We recommend that you buy yourself an assortment of nozzles and corresponding needles to use when you are working on different styles of miniatures.
Airbrush Compressor for Models and Miniatures
The compressor is the part that ensures the airbrush receives a consistent flow of air. It ensures a consistent flow of the correct pressure, and is one of the most important parts when using an airbrush.
You can cause your finished items to have imperfections if you do not have consistent pressure. Always take the psi (pound per square inch) into consideration when selecting your compressor, as this sets the maximum volume of pressure you will be able to achieve. If you are working with painting models and miniatures, you require a psi of at least 30.
Beginning with Airbrushing Models
Once you have assembled the relevant supplies and equipment you require to airbrush your miniatures, you will need to decide where you will be working. We suggest that you create a designated area where you can store your supplies and do work on ongoing projects, which will aid in ensuring your work is consistent.
Once you have determined where your space will be, you can set up a DIY painting station. There are painting stations available to purchase, with a variety of options available online. Alternatively, you can custom-make something to suit your requirements. Ensure that the space has good lighting and has sufficient surface area to store your supplies and organize your paints.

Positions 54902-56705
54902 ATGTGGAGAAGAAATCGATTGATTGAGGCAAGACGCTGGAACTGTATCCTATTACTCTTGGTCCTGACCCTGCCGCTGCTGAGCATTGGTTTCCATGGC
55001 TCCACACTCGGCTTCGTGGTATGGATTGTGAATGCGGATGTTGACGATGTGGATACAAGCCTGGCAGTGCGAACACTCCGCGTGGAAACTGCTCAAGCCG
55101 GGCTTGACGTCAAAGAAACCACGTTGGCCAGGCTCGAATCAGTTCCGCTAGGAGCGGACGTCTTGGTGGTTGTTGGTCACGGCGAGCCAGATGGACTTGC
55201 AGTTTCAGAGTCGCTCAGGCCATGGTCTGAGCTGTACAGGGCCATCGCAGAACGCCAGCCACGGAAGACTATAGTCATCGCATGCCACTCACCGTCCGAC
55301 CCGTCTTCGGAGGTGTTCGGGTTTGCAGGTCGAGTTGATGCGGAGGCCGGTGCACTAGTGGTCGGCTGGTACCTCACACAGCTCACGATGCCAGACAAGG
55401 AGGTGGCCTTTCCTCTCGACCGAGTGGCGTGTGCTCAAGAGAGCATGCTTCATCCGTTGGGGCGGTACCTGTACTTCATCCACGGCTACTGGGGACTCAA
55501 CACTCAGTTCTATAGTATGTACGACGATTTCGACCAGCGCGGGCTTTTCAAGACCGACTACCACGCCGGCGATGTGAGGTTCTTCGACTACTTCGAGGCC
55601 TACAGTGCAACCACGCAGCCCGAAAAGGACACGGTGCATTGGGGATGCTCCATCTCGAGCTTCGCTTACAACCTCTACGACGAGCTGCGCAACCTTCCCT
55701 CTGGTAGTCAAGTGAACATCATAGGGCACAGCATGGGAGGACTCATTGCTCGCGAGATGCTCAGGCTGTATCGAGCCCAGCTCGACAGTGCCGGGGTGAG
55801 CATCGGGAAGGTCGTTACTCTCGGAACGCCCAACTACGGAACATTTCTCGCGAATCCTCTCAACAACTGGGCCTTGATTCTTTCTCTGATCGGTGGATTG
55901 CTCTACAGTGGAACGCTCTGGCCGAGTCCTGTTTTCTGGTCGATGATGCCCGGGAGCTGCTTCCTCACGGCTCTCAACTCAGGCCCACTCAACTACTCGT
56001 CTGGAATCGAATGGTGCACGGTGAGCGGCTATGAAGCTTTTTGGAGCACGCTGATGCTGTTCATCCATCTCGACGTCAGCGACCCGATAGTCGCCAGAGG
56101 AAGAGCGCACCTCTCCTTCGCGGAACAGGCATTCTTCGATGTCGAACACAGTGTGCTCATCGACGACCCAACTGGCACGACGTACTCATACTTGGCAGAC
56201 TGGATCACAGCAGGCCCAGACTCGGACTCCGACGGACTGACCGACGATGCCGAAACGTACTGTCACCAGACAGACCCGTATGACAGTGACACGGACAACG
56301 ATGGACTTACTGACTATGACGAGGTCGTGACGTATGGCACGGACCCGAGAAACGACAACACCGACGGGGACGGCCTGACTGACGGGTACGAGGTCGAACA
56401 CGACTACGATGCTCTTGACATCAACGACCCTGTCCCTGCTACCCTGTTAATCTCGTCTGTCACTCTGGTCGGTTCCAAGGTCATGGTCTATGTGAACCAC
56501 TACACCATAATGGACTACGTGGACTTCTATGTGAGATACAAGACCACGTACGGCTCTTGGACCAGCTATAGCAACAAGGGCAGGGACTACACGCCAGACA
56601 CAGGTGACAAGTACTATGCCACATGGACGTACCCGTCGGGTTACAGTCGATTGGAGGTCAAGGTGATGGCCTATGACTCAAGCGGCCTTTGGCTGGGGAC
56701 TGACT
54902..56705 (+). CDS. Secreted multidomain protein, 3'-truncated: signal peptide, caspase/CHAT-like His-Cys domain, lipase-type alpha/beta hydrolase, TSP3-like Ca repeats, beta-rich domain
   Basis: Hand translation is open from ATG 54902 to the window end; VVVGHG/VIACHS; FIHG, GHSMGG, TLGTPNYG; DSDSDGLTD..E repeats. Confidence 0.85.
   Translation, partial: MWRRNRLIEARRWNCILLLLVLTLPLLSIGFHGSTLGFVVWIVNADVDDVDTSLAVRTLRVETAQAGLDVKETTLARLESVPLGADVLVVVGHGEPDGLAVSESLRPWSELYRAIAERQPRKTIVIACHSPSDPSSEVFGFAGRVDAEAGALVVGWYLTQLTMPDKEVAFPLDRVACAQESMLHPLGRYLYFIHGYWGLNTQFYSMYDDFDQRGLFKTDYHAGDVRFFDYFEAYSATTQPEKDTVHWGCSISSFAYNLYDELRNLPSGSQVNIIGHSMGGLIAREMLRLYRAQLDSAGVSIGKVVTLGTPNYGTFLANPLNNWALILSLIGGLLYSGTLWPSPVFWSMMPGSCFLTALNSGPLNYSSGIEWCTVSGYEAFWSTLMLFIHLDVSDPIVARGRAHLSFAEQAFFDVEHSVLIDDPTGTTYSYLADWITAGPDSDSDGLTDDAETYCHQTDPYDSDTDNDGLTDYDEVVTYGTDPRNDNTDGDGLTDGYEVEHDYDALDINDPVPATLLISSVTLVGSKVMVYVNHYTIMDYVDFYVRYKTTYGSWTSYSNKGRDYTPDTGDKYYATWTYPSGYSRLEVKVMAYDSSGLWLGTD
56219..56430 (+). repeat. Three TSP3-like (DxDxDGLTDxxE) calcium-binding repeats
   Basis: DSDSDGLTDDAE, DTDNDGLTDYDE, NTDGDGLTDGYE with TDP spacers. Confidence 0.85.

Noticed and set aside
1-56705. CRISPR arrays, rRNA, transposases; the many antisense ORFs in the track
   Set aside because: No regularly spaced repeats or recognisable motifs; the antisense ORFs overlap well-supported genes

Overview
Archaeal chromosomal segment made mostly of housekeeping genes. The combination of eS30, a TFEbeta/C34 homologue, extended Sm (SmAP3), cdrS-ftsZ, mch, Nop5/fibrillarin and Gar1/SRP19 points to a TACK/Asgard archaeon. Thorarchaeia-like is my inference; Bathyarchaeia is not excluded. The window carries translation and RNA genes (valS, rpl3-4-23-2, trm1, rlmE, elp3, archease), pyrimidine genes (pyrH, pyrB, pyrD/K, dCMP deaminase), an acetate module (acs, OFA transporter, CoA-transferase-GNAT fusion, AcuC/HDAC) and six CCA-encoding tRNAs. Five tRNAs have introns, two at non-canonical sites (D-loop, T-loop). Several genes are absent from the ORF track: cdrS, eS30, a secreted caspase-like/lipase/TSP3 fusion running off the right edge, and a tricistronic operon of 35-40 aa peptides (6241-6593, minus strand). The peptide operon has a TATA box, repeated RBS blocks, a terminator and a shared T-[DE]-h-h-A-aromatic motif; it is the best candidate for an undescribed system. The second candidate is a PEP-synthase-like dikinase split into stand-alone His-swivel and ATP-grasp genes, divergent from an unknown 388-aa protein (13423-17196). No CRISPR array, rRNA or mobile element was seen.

Once you have your workspace set up, it is time to buy your miniatures and the required paints. Always look at the paints you already own first and see if any of them will work for your new project, as this is a great way to save money. You will have to purchase any paints you do not already own or are running out of.
We recommend purchasing a good amount of miniatures and models so that you have plenty of items with which to use your airbrush. If your working area does not have enough good lighting, you may need to purchase an additional lighting source.
Now that you have a thorough understanding of airbrush tools, paints, and what to do, you can begin working on your own airbrush model or miniature!
Frequently Asked Questions
What Psi is Best for Airbrushing?
Your compressor should begin with a 30 psi when you start airbrushing. Some applications may require a higher psi, although this will depend on the material being airbrushed.
Do You Need a Particular Kind of Paint for Airbrushing?
Typically, you should use paints that are labelled as airbrush paints. These are very fluid with a thin consistency, making them ideal for spraying.
Does Airbrushing Require Ventilation?
Most airbrush paints are water-based arcrylics, meaning that they are less toxic than solvent-based paints. However, you should always ensure that you work in a well-ventilated space. You can also wear a respiratory mask to protect yourself against any fumes.